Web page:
And at the center of the square is a bronze replica of Michelangelo’s David.
It may be a popular stop on the regular tourist itinerary, but trust me: it never disappoints. If you’ve spent a long time exploring the sights on offer in Florence, then you may even get to see a sunset here, which is an even more beautiful way to lap up the view.
Don’t feel like walking anymore? You can join an e-bike tour of Florence that goes all the way to Piazzale Michelangelo. There are several departures throughout the day, including one at 6:00 pm. The tour I took can be viewed here.
How To Plan Your Day Trip From Rome To Florence
How to get to Florence
Travel by train
You can easily reach Florence from Rome via high speed rail. This takes around an hour and a half. Tickets can start as low as €30 (though you’ll have to book in advance for the cheapest prices). Trains run frequently throughout the day from around 5:30 am, leaving from Rome Termini Station and arriving at Florence’s Santa Maria Novella Station.
Make sure to read my post How Many Train Stations Are There In Rome?
Join a guided day trip from Rome to Florence
A guided day trip from Rome to Florence offers up a streamlined way to visit the storied city. Usually a tour will pick you up directly from your hotel and take you to the train station. After the journey, you’ll be picked up by a guide in Florence, who’ll then show you around the top sights of the city.
A small group tour of Florence can cost around €120 – it’s more expensive if you prefer a private tour. Though expensive, it takes the hassle away from organizing train travel yourself – plus you’ll get a knowledgeable guide to tell you more about the fascinating history of this famed Italian city.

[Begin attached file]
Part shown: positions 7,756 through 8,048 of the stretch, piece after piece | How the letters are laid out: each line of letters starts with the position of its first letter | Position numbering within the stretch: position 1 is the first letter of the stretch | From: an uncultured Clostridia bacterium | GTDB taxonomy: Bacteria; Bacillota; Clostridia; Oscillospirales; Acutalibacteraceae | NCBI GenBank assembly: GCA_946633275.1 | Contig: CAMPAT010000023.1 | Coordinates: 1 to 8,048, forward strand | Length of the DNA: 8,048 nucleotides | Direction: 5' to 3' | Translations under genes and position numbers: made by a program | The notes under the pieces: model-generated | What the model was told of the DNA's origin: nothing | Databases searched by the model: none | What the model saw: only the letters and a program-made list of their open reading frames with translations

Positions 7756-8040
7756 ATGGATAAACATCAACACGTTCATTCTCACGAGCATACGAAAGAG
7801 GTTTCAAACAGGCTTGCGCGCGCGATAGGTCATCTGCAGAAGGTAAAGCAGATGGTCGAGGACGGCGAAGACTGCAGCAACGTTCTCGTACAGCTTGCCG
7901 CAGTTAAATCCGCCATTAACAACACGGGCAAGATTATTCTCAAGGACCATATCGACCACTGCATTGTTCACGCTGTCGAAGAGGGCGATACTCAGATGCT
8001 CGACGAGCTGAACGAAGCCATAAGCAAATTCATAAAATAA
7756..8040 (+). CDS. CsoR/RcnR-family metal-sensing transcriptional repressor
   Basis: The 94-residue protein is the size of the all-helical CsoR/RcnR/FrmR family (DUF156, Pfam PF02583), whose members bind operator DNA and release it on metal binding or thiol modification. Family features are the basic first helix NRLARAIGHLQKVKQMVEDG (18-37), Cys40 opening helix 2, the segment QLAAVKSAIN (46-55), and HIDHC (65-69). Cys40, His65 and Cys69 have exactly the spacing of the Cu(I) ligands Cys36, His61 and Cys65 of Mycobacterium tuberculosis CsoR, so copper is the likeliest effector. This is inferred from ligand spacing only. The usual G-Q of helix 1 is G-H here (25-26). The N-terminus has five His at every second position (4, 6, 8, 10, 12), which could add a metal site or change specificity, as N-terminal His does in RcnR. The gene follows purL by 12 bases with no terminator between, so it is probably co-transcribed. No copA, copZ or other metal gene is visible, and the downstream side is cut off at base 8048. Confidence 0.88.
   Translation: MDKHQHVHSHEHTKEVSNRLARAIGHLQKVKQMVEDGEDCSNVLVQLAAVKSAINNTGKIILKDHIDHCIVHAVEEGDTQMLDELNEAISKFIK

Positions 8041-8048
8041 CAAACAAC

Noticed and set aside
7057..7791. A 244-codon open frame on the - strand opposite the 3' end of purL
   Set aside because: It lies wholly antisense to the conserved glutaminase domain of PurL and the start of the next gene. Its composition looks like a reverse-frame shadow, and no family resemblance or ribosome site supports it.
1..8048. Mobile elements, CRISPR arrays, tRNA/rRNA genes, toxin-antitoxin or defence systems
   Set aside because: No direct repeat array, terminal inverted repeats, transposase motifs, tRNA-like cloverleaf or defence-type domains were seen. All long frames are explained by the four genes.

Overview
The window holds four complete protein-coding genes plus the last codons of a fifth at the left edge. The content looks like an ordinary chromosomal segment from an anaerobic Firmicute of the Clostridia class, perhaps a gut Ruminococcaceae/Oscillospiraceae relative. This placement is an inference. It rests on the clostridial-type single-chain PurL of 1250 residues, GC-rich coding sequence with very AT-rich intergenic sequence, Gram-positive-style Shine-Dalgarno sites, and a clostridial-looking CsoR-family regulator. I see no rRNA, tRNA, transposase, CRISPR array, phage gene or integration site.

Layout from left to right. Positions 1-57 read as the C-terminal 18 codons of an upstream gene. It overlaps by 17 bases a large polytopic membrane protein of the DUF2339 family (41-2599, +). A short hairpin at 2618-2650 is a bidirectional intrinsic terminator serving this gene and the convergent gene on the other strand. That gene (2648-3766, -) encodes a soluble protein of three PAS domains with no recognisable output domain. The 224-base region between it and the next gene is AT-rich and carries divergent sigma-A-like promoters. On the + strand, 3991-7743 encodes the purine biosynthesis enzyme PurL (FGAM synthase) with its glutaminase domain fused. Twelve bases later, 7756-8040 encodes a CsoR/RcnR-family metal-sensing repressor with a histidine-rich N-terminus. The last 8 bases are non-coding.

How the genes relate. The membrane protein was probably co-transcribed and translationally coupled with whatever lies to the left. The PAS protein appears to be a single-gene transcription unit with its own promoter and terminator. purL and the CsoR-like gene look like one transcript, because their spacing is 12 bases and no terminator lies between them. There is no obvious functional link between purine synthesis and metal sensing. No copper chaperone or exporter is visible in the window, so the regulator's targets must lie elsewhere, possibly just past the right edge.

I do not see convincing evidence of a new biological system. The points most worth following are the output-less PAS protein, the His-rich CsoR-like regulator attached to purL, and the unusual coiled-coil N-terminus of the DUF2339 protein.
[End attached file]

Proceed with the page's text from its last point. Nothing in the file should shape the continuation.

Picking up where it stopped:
For more information, check out my post How To Get From Rome To Florence.
Tips For A Fabulous Rome To Florence Day Trip
If you want to get the most out of your day trip from Rome to Florence, then I recommend that you leave as early in the morning as possible. That way you won’t have to rush around the world famous sights, and you’ll have more time to soak up the art museums and find a bite to eat.
Join a guided tour
This Rome to Florence day trip itinerary is very straightforward and easy to follow, but if you worry that you may be unable to keep good timing, you can actually join a full day guided tour of the city that takes you to all the highlights.
You can book your full day tour of Florence here.
Buy tickets to attractions in advance
Another way to save on time is to buy your tickets in advance. Most of the big attractions have websites where you can purchase tickets beforehand (I have pointed them out throughout this post), often allowing you to skip the line. Less hassle, more time enjoying the beautiful city.